Solving Skin Care & Beauty Problems

Written by the Healthline Editorial Team | Published on August 28, 2014
Medically Reviewed by George Krucik, MD, MBA on August 28, 2014

Solving Beauty Problems

Beauty isn’t always pretty. Sometimes we’re faced with an unexpected problem, such as thinning hair. Other times we battle a problem we’ve had for years, such as acne or excessive sweating.

Such problems tend to have an unfortunate association with poor hygiene and thus carry a social stigma that can cause people extreme embarrassment. If the condition is chronic, such embarrassment can lead to emotional problems.

Thinning Hair or Balding

The most common kind of baldness is called male pattern baldness. According to Mayo Clinic, it’s caused by a combination of genetic inheritance and the presence of specific male hormones. Usually you have a receding hairline and hair loss at the crown of the head. If your hair is thinning, cutting it more often won’t make it grow faster or thicker. If you’re really confident, embrace your baldness by shaving your head. Women who are self-conscious about their thinning hair can consider wearing a wig.

Some people find that minoxidil (Rogaine), an over-the-counter topical medication, will regrow a modest amount of hair. Hair transplant or replacement is the most expensive option for men and women with thinning hair. Modern hair transplantation uses micrografting to transfer hair follicles to bald or thinning areas.

Unwanted Body Hair

Unwanted body hair can be just as distressing as baldness, particularly for women who have hair on their chin or upper lip. Shaving such hair often yields cosmetically unsatisfying results. A hair removal product may produce a better result if it doesn’t cause too much skin irritation. Another option for light-skinned people is to bleach the hair to make it less noticeable. Those with bigger budgets can consider electrolysis or laser treatments. These treatments are permanent and effective but are expensive and time-consuming ways of keeping hair from growing back.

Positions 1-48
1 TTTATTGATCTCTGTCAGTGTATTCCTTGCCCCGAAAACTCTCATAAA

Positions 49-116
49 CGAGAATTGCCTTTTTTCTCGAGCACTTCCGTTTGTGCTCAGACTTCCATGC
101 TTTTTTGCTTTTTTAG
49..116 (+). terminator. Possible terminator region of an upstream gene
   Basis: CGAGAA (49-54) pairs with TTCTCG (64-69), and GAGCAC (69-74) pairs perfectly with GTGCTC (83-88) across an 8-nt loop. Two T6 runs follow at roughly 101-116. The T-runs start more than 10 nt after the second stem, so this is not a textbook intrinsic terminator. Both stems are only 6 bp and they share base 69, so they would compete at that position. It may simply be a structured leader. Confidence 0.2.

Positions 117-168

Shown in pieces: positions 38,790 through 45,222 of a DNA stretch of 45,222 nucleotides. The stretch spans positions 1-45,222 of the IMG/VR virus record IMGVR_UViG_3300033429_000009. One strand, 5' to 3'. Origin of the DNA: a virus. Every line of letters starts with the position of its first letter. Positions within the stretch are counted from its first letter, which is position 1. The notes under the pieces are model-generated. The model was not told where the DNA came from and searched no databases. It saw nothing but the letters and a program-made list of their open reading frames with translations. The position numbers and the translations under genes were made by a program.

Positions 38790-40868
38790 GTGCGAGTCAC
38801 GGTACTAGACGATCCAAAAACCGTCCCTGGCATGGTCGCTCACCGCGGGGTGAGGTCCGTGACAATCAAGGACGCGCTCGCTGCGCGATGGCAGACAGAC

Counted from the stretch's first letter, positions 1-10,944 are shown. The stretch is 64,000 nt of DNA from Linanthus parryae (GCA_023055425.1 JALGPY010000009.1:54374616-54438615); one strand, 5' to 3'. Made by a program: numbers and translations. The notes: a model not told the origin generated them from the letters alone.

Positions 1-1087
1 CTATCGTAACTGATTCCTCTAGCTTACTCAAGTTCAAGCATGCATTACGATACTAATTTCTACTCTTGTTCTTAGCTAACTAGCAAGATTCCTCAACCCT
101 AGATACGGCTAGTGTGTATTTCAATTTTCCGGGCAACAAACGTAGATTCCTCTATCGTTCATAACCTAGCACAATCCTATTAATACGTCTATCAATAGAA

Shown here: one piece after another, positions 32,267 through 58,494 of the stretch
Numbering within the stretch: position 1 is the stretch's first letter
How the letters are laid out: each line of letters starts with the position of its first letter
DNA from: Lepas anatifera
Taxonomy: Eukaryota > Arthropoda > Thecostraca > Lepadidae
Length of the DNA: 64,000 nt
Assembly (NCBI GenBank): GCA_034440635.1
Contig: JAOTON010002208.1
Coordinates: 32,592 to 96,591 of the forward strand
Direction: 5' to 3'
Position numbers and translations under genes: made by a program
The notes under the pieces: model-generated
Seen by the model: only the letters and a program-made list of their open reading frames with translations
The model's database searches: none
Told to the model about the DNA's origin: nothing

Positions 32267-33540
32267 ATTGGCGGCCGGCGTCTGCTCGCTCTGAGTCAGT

Excessive Sweating

Chronic excessive sweating of the palms, face, armpits, or feet is a nervous system disorder known as hyperhidrosis. According to the American Academy of Dermatology, treatments for hyperhidrosis include:

  • Anticholinergic medications such as glycopyrrolate, oxybutynin, or benztropine may be useful in controlling perspiration, but they often have unacceptable side effects.
  • Use of an electrical current to disrupt sweat glands may help, but this therapy requires time-consuming daily treatments.
  • Injection of Botox into the armpits is very effective in reducing perspiration. This treatment may work on the palms and face as well, but the paralyzing effect of the drug limits its usefulness in these areas.
  • A surgical procedure can cure the condition by severing the nerves responsible for sending the signals that trigger excessive sweating. This procedure is also effective for those who blush inappropriately. However, the procedure carries several serious risks and must be performed under general anesthesia.

Acne

Most of us have had to deal with acne at some point in our lives. Acne is an inflammatory condition that occurs when glands in the hair follicles become plugged with dead skin cells and bacteria. It’s most common on the face, shoulders, back, and chest. According to Mayo Clinic, acne occurs more frequently among adolescents because hormonal changes during puberty affect the oil glands. However, it can affect a person of any age.

As with baldness, acne is primarily related to heredity and hormonal factors. It’s unrelated to poor hygiene practices. As anyone who has had it knows, acne can’t be treated or prevented simply by washing your face. Of course, if you wear makeup, make sure it’s an oil-free formulation.

Over-the-counter medications containing benzoyl peroxide or salicylic acid may be effective in managing acne, but many people suffer with the condition far too long before consulting a dermatologist or family doctor. Prescription topical antibiotics and medications containing vitamin A (retinoids) are often highly effective. Severe, intractable acne may require treatment with isotretinoin (Accutane), an oral vitamin A preparation available by prescription. Patients who take this drug must be closely monitored for side effects, and women of childbearing age must ensure they don’t become pregnant while taking isotretinoin and for a short time afterward. The drug is known to cause birth defects. Treatment lasts about four months. The drug’s effects are dramatic, often clearing severe acne completely, and the change is usually permanent.

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